Toxic dumping continues
Tuesday, 15 October 2013
THREE cubes of what appears to be the toxic by-product of the diesel laundering process have been dumped along a country road in Forkhill.
One of the containers, discovered on the Tievecrom Road, appeared to have been damaged during the process and was leaking poisonous sludge into a nearby field.
The discovery comes just days after a multi-agency meeting in Newry and Mourne Council on diesel laundering was told that such incidents were on a downward trend.
The meeting, held last week, was the third such meeting between the council, the PSNI, Revenue and Customs, the Northern Ireland Environment Agency (NIEA), the Department of Justice, councillors, MLAs and MPs to discuss the problem of toxic dumping in the area.
At the meeting the NIEA held a presentation that showed such dumping in the district, while still a problem, was on a downward trend.
The presentation showed that the amount of waste dumped in the district per month had dropped dramatically from a high of over 200 tons in January to around just 10 tons last month.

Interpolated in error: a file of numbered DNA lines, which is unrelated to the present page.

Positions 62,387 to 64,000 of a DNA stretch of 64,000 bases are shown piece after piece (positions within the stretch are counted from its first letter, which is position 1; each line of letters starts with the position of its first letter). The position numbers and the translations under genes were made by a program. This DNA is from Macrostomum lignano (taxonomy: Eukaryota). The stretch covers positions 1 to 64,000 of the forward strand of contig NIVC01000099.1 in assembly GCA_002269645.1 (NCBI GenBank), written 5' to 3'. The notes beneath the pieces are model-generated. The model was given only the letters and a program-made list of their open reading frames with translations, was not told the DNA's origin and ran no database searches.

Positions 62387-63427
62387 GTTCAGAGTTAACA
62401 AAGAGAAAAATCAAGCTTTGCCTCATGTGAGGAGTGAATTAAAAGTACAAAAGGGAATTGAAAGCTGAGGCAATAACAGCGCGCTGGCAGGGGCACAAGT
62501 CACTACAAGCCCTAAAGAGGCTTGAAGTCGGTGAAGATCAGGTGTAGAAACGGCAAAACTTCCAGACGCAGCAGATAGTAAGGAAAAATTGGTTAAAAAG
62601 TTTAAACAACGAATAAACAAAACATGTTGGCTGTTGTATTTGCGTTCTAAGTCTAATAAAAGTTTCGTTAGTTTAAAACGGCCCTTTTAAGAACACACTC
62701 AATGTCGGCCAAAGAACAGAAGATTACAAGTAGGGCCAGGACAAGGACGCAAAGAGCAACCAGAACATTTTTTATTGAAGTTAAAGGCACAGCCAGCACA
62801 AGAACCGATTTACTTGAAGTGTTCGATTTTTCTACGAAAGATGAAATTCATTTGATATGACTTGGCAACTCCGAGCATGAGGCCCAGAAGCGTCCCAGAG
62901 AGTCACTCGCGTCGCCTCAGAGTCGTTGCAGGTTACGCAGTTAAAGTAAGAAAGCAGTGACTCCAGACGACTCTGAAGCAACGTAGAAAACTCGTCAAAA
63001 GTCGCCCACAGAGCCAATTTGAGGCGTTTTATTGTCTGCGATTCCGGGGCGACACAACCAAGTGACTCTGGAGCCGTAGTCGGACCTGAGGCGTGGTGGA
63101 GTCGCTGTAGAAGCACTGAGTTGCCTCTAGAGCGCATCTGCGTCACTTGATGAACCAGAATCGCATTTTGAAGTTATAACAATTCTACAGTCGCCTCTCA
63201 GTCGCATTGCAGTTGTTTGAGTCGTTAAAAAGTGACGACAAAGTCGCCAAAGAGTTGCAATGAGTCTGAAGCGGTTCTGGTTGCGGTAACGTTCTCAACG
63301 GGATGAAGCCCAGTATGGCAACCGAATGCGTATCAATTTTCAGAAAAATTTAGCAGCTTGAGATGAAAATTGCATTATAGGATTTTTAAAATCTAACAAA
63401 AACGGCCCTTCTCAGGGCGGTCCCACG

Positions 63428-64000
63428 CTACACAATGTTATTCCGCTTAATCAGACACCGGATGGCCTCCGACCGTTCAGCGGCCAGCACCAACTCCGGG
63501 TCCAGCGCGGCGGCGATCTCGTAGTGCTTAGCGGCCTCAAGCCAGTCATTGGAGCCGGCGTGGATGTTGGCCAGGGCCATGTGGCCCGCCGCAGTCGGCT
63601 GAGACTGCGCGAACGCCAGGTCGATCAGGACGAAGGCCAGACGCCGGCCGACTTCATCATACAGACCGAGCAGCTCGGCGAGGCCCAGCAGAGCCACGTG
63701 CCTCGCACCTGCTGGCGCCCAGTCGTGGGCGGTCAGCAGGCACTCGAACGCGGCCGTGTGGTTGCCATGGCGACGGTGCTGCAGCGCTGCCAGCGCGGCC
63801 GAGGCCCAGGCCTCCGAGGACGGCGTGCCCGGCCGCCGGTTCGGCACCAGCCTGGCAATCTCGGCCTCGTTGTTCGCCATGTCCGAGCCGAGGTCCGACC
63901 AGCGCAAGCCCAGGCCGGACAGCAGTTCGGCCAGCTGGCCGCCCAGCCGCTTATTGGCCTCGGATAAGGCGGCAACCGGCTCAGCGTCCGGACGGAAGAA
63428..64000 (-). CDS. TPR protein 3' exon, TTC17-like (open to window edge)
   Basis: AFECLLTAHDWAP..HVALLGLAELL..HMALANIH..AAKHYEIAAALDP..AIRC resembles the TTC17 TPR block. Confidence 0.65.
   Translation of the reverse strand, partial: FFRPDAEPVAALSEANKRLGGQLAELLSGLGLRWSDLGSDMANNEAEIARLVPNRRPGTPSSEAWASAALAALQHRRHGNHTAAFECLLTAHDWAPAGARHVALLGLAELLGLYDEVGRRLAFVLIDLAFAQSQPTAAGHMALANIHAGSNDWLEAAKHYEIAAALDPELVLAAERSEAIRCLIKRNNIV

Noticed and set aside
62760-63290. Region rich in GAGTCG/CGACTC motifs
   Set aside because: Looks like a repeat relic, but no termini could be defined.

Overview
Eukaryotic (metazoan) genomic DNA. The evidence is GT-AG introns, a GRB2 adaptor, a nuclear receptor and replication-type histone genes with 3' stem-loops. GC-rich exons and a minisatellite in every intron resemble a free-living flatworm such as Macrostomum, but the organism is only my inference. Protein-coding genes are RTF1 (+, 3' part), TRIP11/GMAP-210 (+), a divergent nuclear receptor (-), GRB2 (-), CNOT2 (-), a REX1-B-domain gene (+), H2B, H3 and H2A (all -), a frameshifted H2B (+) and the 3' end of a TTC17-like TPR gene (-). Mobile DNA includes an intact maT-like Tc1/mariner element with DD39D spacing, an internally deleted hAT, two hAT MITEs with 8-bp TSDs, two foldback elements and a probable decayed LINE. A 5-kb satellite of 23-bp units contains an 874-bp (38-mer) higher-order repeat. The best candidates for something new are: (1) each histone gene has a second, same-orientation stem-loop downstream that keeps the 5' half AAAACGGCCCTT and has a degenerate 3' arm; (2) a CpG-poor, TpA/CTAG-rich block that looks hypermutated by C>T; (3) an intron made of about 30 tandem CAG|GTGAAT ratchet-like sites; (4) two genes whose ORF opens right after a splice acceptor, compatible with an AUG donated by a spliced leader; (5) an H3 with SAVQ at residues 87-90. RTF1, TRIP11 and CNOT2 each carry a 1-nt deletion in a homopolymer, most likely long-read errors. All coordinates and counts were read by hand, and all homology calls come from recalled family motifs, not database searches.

The Mullaghduff Road in Cullyhanna continues to be the area most affected by dumping with 15 incidents in as many months over the past year.
However, the Tievecrom Road, where this latest incident occurred, is also one of the worst affected areas with six previous incidents in the past 15 months.
Newry and Armagh MP Conor Murphy, who attended the meeting, said it was too early to tell if the recent drop in incidents represented a downward trend or a temporary lull in activity.
“Revenue and Customs informed us at the meeting that they are now taking three major steps towards tackling this activity," the Sinn Fein MP said.
“They are going to push for tougher sentences for those caught engaging in this type of activity.
“They are on the verge of releasing a new, tamper proof dye that will be much more difficult to launder.
“They are also bringing in measures to target the fuel traders who are selling diesel to launderers, and that will be a cross border initiative."
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